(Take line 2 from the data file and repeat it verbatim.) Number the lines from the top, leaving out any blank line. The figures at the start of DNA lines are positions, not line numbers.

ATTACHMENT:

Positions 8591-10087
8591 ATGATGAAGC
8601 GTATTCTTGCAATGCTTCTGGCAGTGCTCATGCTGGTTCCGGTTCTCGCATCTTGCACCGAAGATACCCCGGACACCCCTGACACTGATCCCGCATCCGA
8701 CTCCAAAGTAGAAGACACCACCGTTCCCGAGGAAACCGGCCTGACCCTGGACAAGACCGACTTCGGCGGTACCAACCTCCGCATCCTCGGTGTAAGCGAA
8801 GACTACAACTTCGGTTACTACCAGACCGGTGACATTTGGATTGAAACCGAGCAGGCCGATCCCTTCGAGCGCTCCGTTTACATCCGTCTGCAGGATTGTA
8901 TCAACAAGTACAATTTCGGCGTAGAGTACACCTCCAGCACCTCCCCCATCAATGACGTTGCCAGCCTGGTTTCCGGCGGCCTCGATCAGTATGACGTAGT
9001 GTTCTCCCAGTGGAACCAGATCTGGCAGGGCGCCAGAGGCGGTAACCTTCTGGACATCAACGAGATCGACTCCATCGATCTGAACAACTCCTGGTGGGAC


8591 ATGATGAAGC